Climate- and density-dependent regulation of fish growth throughout ontogeny: North Sea sprat as a case study

Martin Lindegren*, Anna Rindorf, Tommy Norin, David Johns, Mikael van Deurs

*Corresponding author for this work

Research output: Contribution to journalJournal articleResearchpeer-review


Growth is a fundamental physiological process influencing the state and dynamics of fish stocks, yet the physical and biological conditions affecting individual weight and growth throughout ontogeny are poorly known and often unaccounted for in fisheries management. This is rather surprising given that changes in growth have strong direct effects on the total biomass and potential yield derived from any given stock. In this study, we investigate the underlying factors affecting fish growth throughout the life span of cohorts using statistical modelling and long-term observational data on sprat (Sprattus sprattus), a commercially and ecologically important small-pelagic fish species across European seas. Our results demonstrate a negative relationship between total abundance and weight, as well as a positive and dome-shaped relationship between temperature and zooplankton abundance (i.e. food availability), respectively. Furthermore, we demonstrate how such improved knowledge and understanding of the underlying factors affecting weight and growth could be accounted for in future assessment models, by including these considerations into short-term forecast simulations. This, in turn, would provide a stronger scientific basis for management advice and ensure the sustainability and profitability of fisheries, particularly on small and commercially valuable pelagic species with pronounced spatio-temporal variability in weight and growth.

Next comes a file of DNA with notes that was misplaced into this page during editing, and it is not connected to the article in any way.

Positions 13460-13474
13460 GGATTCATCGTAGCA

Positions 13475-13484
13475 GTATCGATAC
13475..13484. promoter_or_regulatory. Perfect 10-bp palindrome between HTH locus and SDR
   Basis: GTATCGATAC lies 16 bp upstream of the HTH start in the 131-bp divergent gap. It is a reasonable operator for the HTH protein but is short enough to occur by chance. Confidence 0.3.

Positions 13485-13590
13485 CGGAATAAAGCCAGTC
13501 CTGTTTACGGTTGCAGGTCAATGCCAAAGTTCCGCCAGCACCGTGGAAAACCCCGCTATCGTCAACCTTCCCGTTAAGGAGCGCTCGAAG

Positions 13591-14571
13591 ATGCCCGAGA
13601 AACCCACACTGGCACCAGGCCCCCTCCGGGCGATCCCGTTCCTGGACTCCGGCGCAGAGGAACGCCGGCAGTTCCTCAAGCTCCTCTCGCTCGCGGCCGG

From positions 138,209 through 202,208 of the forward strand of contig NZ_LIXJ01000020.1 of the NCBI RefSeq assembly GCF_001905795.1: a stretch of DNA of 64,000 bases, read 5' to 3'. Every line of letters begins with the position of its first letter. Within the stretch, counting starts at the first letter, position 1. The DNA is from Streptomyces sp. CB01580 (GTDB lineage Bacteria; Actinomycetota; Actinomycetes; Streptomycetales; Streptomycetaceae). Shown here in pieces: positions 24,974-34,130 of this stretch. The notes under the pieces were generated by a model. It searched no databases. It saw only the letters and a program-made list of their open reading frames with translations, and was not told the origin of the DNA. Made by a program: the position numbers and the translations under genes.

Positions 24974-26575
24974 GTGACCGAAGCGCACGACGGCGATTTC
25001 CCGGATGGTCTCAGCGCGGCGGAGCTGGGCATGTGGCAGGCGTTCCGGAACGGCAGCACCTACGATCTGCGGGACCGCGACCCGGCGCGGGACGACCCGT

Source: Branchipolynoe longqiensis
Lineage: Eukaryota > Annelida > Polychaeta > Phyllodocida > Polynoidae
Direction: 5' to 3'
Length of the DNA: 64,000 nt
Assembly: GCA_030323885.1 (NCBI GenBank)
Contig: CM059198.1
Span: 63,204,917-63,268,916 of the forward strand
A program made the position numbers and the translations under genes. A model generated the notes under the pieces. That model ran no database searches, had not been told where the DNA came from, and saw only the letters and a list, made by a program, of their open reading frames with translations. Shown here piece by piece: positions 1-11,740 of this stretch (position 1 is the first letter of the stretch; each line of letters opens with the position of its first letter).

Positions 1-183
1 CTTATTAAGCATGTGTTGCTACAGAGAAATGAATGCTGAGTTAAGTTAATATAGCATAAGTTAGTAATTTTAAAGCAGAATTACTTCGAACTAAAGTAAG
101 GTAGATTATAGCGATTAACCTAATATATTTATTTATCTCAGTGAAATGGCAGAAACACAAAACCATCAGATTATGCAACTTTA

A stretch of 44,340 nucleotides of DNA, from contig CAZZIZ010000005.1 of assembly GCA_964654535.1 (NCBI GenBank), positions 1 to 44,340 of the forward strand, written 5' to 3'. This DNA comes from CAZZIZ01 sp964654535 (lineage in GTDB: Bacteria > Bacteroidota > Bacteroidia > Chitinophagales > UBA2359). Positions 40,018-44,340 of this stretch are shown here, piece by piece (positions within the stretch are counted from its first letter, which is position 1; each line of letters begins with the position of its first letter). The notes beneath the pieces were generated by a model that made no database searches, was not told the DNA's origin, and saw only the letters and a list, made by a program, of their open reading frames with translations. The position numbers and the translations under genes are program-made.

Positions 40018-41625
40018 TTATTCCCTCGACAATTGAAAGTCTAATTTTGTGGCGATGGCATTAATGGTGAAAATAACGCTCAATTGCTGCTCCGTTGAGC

Original languageEnglish
Article numberfsaa218
JournalICES Journal of Marine Science
Issue number7-8
Pages (from-to)3138-3152
Number of pages15
Publication statusPublished - 2020


  • Fisheries management
  • Growth
  • Population dynamics
  • Short-term forecasts
  • Stock assessment

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